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Big SCOI day: Neo collegium judgment to be out today as Kerala liquor verdict hangs in balance

The Supreme Court’s five-judge constitution bench headed by Justice JS Khehar is set to pronounce its consequential judgment in the National Judicial Appointments Commission (NJAC) case in the morning today (16 December) at Court No 3 at 10:30 AM

The bench, after having held the NJAC Act and the 99th Constitution Amendment Act unconstitutional in October, assembled again on 3 November to hear proposals for reforming the revived collegium to recommend new judges to the high courts and the Supreme Court to fill vacancies.

Currently, there are more than 400 vacancies in the high courts, and four vacancies in the Supreme Court, which is likely to increase to six, with two more judges retiring within the next three months.

The NJAC bench heard many proposals and invited the public to submit their suggestions to the Union Law Ministry, which forwarded them to the bench.

It appointed a two-member committee, comprising senior Advocates, Arvind Datar and Pinky Anand to scrutinise the proposals and sort them into five categories, namely, Secretariat, Transparency, Complaint Redressal, Eligibility and Miscellaneous, so as to compile them. There is a lot of expectation about this consequential judgment, as people have again chosen to repose faith in the Collegium system with all its drawbacks.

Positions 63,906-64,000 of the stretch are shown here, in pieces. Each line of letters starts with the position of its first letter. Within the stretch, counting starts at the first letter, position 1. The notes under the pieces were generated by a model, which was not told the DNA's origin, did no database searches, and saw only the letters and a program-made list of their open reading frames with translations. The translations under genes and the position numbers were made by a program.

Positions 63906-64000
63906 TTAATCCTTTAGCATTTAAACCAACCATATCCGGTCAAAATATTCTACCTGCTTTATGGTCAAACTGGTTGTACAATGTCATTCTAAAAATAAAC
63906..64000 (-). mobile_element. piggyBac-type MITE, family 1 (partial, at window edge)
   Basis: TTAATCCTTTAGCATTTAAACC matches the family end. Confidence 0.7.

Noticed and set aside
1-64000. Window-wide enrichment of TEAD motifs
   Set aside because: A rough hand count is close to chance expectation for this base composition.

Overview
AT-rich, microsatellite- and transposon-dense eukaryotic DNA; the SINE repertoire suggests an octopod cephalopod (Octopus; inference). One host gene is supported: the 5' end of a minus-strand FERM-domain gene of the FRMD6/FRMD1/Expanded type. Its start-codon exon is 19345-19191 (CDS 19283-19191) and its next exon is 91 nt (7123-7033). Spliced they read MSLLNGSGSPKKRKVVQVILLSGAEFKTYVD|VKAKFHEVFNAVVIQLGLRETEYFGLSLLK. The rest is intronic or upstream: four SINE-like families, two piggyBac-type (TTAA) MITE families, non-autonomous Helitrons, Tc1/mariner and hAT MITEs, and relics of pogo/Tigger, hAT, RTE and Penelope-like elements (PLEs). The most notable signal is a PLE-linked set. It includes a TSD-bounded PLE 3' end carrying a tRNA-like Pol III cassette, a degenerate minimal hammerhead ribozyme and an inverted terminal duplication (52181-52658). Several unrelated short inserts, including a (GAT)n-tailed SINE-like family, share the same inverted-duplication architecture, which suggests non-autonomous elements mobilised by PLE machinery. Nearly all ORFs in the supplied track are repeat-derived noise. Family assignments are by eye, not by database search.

Even the Chief Justice of India (CJI) TS Thakur had decided to not to convene collegium meetings until the bench delivered this judgment, even though in its last interim order, the bench had given the go-ahead to the collegium to meet and recommend names of future Judges in the interim period before it delivers its judgment.

Thakur, however, decided to await the delivery of the judgment to avoid appointment of judges, who might suffer the taint that they were recruited under the old system, which had been maligned much for lack of transparency.

Besides the NJAC-II judgment, today (Wednesday 16 December) is the last working day for Justice Vikramajit Sen, who is retiring on 30 December.

Sen, who will sit with CJI Thakur, as is the convention for retiring judges, has not yet pronounced the judgment in the Kerala bar hotel case, involving challenges to Kerala Government’s discriminatory liquor policy that restricted bar licences to five star hotels, which he heard with Justice Shiva Kirti Singh.

Observers expect that there may be a second supplementary causelist which may be released in the morning today, or he may pronounce the judgment on 30 December during the court vacation.

Otherwise, the case will have to be reheard again.

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